Egyptian Mummies on View in New Smithsonian Exhibition
The Smithsonian’s National Museum of Natural History will open “Eternal Life in Ancient Egypt” April 5, an examination of ancient Egyptian burial practices that will include mummies from Smithsonian collections. The exhibition will give visitors a view into how religion and belief systems have helped people navigate everyday life both in ancient and modern-day Egypt. The three cases are a preview of a larger exhibition that will open this fall and spotlight Smithsonian science, showing how museum experts have gleaned important insights into the ancient world. Additional cases will be unveiled this fall showcasing more Egyptian human and animal mummies, some never before exhibited.
The April 5 exhibits, “In the Mummy’s Tomb,” “Making a Mummy” and “What’s in a Face,” focus on Egyptian burial rites. Visitors will explore Egyptian cosmology and learn about burial rituals through recreations of tombs, a step-by-step tutorial on the mummification process and a display of six mummy masks that will bring them face-to-face with the once-living people who now lie beneath linen wrappings.
“This exhibition will feature mummies and other spectacular objects from our collections on display for the first time,” says Melinda Zeder, curator of Old World Archaeology in the Department of Anthropology. “We invite visitors to find out more about Egyptian tombs, mythology, mummies and the window they give us into ancient Egyptian life and preparations for eternity.”
Coming This Fall
On Nov. 17, the museum will debut its largest exhibition of ancient Egyptian mummies and artifacts to date with more mummies on display than ever before, some of which have never before been seen by the public. The exhibition will focus on Smithsonian science and what museum experts have learned about burial practices, health, disease and demographics from studying mummies. This will give a better understanding of Egyptian beliefs about the afterlife and provide special insights into the lives of the individuals buried in wooden coffins like the ones that will be on view.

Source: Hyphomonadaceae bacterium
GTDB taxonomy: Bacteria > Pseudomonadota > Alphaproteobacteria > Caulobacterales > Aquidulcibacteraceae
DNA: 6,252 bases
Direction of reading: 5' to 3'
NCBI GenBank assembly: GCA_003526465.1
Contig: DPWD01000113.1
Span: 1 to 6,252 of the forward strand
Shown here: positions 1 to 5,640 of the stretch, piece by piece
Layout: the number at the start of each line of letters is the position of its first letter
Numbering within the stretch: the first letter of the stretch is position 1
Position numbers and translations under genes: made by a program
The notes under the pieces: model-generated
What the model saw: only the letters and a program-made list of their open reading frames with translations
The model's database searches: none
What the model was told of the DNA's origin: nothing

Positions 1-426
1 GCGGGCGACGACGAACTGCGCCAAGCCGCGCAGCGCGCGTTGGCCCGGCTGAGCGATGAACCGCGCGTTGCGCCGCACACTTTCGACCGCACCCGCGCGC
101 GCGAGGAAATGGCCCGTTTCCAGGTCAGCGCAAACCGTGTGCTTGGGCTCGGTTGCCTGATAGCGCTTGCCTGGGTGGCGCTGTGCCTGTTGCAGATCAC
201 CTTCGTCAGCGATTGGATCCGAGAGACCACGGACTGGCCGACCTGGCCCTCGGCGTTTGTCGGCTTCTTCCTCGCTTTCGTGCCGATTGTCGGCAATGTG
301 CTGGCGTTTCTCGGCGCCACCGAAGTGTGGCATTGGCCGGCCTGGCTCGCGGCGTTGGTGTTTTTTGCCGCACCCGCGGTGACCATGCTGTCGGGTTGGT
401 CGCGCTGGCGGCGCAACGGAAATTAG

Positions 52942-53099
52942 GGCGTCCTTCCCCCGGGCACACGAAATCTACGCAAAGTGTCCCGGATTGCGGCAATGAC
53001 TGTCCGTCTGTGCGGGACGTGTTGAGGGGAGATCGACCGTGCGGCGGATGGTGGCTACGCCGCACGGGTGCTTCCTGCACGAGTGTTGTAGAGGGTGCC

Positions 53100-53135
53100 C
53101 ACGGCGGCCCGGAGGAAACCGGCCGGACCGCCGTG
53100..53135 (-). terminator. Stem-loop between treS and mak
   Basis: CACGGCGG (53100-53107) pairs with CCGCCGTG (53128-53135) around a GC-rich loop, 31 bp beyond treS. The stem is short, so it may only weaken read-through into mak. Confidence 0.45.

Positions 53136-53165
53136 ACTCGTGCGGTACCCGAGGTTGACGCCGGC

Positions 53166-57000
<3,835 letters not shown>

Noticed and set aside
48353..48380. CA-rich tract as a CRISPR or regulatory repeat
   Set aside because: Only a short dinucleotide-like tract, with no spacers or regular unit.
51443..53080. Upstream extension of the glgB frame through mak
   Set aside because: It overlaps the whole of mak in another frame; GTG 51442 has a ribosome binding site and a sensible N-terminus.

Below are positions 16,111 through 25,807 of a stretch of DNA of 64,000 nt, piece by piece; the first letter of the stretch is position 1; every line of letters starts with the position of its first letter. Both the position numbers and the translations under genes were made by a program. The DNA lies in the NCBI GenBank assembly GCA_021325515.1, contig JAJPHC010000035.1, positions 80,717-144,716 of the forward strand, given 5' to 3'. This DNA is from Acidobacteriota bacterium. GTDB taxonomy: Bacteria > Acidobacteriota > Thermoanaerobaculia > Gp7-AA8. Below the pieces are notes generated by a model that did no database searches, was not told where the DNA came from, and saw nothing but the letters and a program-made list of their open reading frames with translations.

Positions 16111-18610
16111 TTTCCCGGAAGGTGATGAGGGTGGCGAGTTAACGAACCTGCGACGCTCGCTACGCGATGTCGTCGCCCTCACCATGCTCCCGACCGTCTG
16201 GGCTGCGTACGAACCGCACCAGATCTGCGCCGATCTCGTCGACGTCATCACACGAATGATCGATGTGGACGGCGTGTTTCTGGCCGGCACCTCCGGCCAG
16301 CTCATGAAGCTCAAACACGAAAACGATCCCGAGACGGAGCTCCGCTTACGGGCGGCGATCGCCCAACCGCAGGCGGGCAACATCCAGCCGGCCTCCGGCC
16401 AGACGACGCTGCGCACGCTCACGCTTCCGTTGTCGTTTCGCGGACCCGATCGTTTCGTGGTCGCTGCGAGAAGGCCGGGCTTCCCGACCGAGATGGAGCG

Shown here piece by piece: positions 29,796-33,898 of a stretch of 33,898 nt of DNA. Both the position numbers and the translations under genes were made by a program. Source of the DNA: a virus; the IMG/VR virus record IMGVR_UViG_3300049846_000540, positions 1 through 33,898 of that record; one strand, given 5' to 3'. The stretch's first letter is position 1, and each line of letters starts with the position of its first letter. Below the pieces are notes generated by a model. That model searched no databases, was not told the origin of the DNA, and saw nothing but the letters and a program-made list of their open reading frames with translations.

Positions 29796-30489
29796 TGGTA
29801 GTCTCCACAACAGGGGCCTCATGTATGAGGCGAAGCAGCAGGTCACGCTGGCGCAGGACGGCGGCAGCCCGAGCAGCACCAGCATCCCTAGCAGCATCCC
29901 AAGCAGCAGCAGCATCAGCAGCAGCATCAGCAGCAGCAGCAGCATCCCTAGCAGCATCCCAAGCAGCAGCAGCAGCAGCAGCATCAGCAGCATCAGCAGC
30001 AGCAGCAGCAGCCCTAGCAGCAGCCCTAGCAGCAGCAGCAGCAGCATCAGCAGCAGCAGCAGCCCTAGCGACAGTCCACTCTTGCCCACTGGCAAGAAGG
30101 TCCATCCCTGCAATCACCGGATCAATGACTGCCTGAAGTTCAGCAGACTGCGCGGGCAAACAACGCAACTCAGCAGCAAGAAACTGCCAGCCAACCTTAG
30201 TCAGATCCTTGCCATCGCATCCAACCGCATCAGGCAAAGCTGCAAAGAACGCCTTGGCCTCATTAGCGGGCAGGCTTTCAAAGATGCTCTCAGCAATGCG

An in-depth analysis of the link between animal mummification and Egyptian belief systems can be explored by examining high-resolution X-rays and CT scans of bull, cat, ibis, hawk, crocodile and baboon mummies. Other displays show how insects became an important part of preparing for the afterlife and include a richly decorated inner coffin of a woman named Tentkhonsu, who was a member of a group of noble women known as a “musical harem of the god.” Visitors can delve into the ways Egyptians tried to ensure their eternal life and care for their deceased family members and learn about two of the most prominent gods, Osiris and Re, who helped the dead achieve eternal life and kept the natural order of the world of the living.
High-resolution images of objects that will be on view during this summer’s sneak preview are available for download from the Smithsonian’s press room website: http://www.newsdesk.si.edu. For more information about the exhibition, visit http://www.mnh.si.edu/exhibits/eternal-life.
The Smithsonian’s National Museum of Natural History, located at 10th Street and Constitution Avenue N.W. in Washington, D.C., welcomes more than 6 million visitors annually. The museum is open daily from 10 a.m. to 5:30 p.m.
Admission is free. More information about the museum is available at www.mnh.si.edu or by calling (202) 633-1000, TTY (202) 357-1729.
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